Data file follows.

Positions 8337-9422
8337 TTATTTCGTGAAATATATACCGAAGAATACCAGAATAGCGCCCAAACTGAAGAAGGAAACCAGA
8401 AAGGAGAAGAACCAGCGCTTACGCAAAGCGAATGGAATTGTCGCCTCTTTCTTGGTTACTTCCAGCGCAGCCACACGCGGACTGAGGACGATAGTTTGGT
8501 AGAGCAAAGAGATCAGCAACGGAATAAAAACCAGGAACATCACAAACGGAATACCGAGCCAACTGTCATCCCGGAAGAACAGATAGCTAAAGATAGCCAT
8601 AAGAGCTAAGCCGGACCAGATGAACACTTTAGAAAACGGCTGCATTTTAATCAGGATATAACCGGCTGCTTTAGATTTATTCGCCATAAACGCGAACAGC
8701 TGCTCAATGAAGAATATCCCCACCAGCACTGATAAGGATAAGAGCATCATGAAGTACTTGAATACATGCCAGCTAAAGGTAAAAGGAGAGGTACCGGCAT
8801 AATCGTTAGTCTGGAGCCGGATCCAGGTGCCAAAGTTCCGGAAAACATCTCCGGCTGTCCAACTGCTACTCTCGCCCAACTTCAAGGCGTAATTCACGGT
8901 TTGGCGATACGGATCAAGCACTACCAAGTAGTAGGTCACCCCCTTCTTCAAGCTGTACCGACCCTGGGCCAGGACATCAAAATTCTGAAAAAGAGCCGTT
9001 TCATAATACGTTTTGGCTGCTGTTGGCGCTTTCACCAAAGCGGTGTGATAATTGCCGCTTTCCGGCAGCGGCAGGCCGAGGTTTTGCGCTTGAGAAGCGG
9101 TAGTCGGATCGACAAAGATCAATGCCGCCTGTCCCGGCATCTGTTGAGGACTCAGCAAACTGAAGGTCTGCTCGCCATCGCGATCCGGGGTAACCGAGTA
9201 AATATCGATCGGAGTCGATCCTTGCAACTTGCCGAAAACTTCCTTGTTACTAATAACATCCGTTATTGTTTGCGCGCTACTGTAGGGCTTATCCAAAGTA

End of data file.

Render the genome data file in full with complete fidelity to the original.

Positions 8337-9422
8337 TTATTTCGTGAAATATATACCGAAGAATACCAGAATAGCGCCCAAACTGAAGAAGGAAACCAGA
8401 AAGGAGAAGAACCAGCGCTTACGCAAAGCGAATGGAATTGTCGCCTCTTTCTTGGTTACTTCCAGCGCAGCCACACGCGGACTGAGGACGATAGTTTGGT
8501 AGAGCAAAGAGATCAGCAACGGAATAAAAACCAGGAACATCACAAACGGAATACCGAGCCAACTGTCATCCCGGAAGAACAGATAGCTAAAGATAGCCAT
8601 AAGAGCTAAGCCGGACCAGATGAACACTTTAGAAAACGGCTGCATTTTAATCAGGATATAACCGGCTGCTTTAGATTTATTCGCCATAAACGCGAACAGC
8701 TGCTCAATGAAGAATATCCCCACCAGCACTGATAAGGATAAGAGCATCATGAAGTACTTGAATACATGCCAGCTAAAGGTAAAAGGAGAGGTACCGGCAT
8801 AATCGTTAGTCTGGAGCCGGATCCAGGTGCCAAAGTTCCGGAAAACATCTCCGGCTGTCCAACTGCTACTCTCGCCCAACTTCAAGGCGTAATTCACGGT
8901 TTGGCGATACGGATCAAGCACTACCAAGTAGTAGGTCACCCCCTTCTTCAAGCTGTACCGACCCTGGGCCAGGACATCAAAATTCTGAAAAAGAGCCGTT
9001 TCATAATACGTTTTGGCTGCTGTTGGCGCTTTCACCAAAGCGGTGTGATAATTGCCGCTTTCCGGCAGCGGCAGGCCGAGGTTTTGCGCTTGAGAAGCGG
9101 TAGTCGGATCGACAAAGATCAATGCCGCCTGTCCCGGCATCTGTTGAGGACTCAGCAAACTGAAGGTCTGCTCGCCATCGCGATCCGGGGTAACCGAGTA
9201 AATATCGATCGGAGTCGATCCTTGCAACTTGCCGAAAACTTCCTTGTTACTAATAACATCCGTTATTGTTTGCGCGCTACTGTAGGGCTTATCCAAAGTA